There are numerous studies on the perception of different sectors of society towards victims of sexual harassment. For example, it has been studied how the clothing worn by victims when they are harassed influences many people to attribute blame for the harassment to the victim herself, rather than to the harasser (Lewis & Johnson, 1989). Myths such as blaming or holding victims of sexual harassment responsible for the way they dress are not only sexist, but promote the legitimization and tolerance of sexual harassment (Fernandez & Nor, 2019; Gramazio et al., 2018).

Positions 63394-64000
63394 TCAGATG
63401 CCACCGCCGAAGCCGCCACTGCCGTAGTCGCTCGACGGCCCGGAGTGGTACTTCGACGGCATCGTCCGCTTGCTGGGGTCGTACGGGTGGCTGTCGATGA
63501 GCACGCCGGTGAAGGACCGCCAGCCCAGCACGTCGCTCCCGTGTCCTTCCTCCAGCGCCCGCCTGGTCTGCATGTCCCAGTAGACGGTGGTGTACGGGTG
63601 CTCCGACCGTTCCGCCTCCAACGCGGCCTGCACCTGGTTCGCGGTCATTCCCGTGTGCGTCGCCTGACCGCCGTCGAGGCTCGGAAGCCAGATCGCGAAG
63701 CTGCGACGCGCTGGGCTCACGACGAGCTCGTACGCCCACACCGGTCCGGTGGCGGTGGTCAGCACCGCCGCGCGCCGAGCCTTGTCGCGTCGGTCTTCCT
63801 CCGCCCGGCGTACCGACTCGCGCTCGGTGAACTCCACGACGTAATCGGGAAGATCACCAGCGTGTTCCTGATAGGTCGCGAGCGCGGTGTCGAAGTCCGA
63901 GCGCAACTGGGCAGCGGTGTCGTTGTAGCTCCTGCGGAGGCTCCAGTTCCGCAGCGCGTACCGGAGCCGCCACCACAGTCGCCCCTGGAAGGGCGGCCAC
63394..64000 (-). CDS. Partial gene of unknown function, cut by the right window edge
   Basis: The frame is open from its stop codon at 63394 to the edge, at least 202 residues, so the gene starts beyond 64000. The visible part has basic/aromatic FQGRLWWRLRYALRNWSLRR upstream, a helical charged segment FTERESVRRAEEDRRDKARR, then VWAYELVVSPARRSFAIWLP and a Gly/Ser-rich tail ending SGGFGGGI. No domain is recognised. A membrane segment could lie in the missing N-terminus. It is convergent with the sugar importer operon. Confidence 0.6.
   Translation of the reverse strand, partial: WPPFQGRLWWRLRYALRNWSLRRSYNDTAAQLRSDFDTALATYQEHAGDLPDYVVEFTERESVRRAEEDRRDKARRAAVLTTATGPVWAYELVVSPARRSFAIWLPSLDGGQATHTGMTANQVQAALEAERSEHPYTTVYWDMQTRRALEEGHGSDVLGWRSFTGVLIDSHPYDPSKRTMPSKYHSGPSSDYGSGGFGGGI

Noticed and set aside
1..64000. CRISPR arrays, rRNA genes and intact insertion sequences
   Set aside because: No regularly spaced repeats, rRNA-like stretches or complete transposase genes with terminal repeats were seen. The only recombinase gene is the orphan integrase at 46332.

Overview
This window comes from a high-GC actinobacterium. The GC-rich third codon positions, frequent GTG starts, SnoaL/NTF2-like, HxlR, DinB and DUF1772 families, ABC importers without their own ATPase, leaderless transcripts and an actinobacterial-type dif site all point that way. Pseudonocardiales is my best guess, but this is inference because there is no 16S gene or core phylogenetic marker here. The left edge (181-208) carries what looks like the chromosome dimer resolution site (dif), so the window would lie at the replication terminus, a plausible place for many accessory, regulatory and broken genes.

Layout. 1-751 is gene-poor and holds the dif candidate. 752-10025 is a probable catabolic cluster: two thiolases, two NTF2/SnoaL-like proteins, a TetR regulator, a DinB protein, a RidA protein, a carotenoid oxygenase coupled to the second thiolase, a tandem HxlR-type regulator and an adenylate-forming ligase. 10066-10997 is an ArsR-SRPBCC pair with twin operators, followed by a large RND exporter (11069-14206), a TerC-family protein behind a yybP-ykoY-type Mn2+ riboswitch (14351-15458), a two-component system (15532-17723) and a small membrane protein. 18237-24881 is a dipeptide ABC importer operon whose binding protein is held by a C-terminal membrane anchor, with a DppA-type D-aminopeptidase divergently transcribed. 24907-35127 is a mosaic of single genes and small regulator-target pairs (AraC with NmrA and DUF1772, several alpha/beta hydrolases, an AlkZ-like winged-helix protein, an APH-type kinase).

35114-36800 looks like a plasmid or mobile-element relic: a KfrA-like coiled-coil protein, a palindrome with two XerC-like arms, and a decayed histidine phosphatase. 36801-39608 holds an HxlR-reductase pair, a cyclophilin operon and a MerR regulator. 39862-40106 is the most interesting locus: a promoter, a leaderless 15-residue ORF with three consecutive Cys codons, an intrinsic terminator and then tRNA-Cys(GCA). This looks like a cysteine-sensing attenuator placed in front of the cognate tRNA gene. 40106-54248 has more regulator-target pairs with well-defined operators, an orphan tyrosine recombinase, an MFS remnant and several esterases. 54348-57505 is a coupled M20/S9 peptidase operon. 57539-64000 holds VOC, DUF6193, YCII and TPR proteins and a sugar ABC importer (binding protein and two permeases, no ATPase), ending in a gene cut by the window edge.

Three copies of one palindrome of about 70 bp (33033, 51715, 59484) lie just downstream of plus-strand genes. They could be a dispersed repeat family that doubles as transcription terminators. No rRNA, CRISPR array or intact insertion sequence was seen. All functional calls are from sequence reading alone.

Now, it is different to advise a girl not to go alone through a park at 3 o’clock in the morning in a miniskirt, not because if she is harassed it will be her responsibility, but because if it happens, society will not support her.
Fernandez, J., & Nor, A. (2019). Enough of This Nonsense! Rape Is Rape: A Malaysian Perspective. Journal of Humanistic Psychology, https://doi.org/10.1177/0022167819883724
Gramazio, S., Cadinu, M., Pagliaro, S., & Pacilli, M. (2018). Sexualization of Sexual Harassment Victims Reduces Bystanders’ Help: The Mediating Role of Attribution of Immorality and Blame. Journal of Interpersonal Violence, 36(13-14), 6073-6097. https://doi.org/10.1177/0886260518816326
Lewis, L., & Johnson, K. K. (1989). Effect of dress, cosmetics, sex of subject, and causal inference on attribution of victim responsibility. Clothing & Textiles Research Journal, 8(1), 22–27. https://doi.org/10.1177/0887302X8900800103